The “It” Girl

Have you ever seen a Clara Bow movie?!

I hadn’t until last night. I knew Clara Bow. I knew she was the sex symbol of the 1920s. I knew she was this gorgeous, smokey-eyed darling of the Silent Film Era. But last night, I watched the movie that defined her image: It (not to be – and how could it – confused with that creepy Curry clown movie).

I’m currently in rehearsals for The Boy Friend down at Renton Civic Theatre, and as a part of my research, I decided to watch a silent film comedy or two to get into the 1920s spoof of it all. I found It in a library’s silent film collection and thought that the plot sounded just right: shopgirl Clara Bow falls for big boss Antonio Moreno. I turned it on, thinking I would watch 30 minutes or so, pick up some mannerisms, and then move on to an episode of Friends before bed. But I got hooked! I watched all 70-ish minutes with a smile. What a delight!

When my siblings and I were little, we made extensive use of our local library’s (small) movie collection. That meant we watched recorded ballets, nearly every episode of Faerie Tale Theatre, and slapstick silent movies. To my shame, I had assumed most silent films, whether comedy or drama, all had that Keystone Cops buffoonery. I expected nothing more from Clara Bow and It. But it didn’t take long for me to realize my mistake. Clara Bow was natural, charming, believable, lovable. I fell for her in an instant.

And her character, Betty Lou, was no weak-willed damsel in distress. In fact, she was a hard-working girl, trying to maker her way, look after her single-mother friend, and struggle beneath labels and assumptions. I acknowledge that the film is not a picture of feminist perfection or anything, but I was surprised at how relatable I found Betty Lou. She could easily be a character you’d find in a contemporary indie comedy. And I loved that.

But Betty Lou wouldn’t be squat without Clara Bow. And as I watched, I felt that actorly longing that hits me when I watch Jessica Chastain, Meryl Streep, Amy Poehler, Patricia Clarkson, Sally Hawkins, Emma Thompson, etc. I wanted to be Clara Bow. Goofy, confident, uninhibited and human Clara Bow.

She stole my heart while stealing every scene, and I can’t wait to watch more.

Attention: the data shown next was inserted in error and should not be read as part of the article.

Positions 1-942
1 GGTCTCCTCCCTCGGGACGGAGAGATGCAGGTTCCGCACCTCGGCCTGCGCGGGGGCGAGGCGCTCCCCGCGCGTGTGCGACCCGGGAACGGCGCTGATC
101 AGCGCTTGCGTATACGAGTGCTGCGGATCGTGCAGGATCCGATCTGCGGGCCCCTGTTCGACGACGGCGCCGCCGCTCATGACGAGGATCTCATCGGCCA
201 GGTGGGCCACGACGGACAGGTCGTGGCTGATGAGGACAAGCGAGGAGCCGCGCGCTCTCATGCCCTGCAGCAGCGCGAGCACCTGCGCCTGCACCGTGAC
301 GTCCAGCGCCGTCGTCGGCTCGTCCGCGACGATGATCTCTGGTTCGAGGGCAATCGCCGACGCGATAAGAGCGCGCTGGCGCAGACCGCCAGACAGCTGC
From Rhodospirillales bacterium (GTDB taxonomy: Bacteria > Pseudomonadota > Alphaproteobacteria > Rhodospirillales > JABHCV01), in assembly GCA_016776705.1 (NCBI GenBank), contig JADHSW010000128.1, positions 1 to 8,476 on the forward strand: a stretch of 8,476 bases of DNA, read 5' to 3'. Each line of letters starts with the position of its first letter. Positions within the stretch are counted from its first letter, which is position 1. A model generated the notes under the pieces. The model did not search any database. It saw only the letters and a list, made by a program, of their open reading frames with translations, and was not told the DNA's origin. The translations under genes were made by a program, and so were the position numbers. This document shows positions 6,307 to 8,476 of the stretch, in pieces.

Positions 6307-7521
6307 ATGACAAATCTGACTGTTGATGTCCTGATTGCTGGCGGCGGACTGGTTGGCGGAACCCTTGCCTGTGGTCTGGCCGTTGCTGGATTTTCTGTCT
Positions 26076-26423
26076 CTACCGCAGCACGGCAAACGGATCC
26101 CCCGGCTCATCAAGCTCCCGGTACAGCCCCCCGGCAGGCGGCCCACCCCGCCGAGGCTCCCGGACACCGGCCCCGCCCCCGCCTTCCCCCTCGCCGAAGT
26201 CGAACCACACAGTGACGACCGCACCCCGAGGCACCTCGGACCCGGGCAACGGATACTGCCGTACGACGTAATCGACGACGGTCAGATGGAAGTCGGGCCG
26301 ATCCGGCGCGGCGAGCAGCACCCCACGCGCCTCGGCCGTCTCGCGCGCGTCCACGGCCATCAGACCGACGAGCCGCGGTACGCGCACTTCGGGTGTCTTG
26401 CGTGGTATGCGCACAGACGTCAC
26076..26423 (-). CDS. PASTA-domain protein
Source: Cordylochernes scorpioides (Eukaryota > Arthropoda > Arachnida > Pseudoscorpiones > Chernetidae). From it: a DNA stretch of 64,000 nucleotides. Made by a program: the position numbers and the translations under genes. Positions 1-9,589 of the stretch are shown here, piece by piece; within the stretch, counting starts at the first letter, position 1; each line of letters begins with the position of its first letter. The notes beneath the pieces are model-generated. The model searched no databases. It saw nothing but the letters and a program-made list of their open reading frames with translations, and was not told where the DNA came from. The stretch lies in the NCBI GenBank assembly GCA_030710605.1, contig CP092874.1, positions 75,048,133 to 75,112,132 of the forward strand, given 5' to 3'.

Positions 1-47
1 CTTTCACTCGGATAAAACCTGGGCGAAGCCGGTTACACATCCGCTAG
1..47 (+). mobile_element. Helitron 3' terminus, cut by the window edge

Advertisements

Home-Spun Philosophy

Through Fathom Events, Turner Classic Movies (TCM) recently hosted a local screening of Rear Window, which I attended. TCM — bless their nostalgic hearts — book-ended the film with talk-show variety commentary and anecdotes about the making of the film from Ben Mankiewicz (a TCM regular, or so Google told me). He mentioned how this story wouldn’t even exist these days because no one watches their neighbors or even looks out of their windows; we’re all on Instagram, etc. I think he’s got it wrong….

“We’ve become a race of Peeping Toms. What people ought to do is get outside their own house and look in for a change. Yes sir. How’s that for a bit of homespun philosophy?” – Stella (Thelma Ritter), Rear Window (Alfred Hitchcock)

This, right here, is why Rear Window is still quite relevant. What are Facebook, Instagram, Twitter, Tumblr (yes, even Tumblr), but windows into our neighbors lives? We peep on friends, family, and strangers across the courtyard of social media. We are Jimmy Stewart’s L.B. Jeffries, peering into the lives around us. “Nah, this is different,” you say. “With social media, we all acknowledge that a little harmless social media stalking [how is that not more sinister?] is perfectly acceptable. Spying into someone’s open window is different!” Now, as Grace Kelly’s Lisa says, “I’m not much on rear window ethics,” and I’m not advocating tom peepery, but if you leave your window open, you are also silently agreeing to the fact that others will look. And just like Jeffries, we make all kinds of assumptions about what we see through our LCD windows. We assume that our friends lead far happier lives, that internet silence means someone is depressed, that a lack of “likes” actually means something in the real world, or that a delayed response after our words have been “seen” implies that we aren’t wanted. Sure, just like our open windows expose some truth about our lives, sometimes our online assumptions are correct, but what happened to the adage, never assume? Yes, Thorwald was guilty, but Jeffries wasn’t right about all of his neighbors: the Composer wasn’t doomed to failure and drunkenness, Miss Lonelyhearts wasn’t hopeless, and Miss Torso surprised us all with her military man.

This whole subject deserves much more than I can give it at present, but for now, here’s my point: maybe we should take Stella’s advice and shut down our digital binoculars, go for a walk, and (this part’s mine) ask questions of our friends and neighbors instead of making assumptions.

“How’s that for a bit of home-spun philosophy?”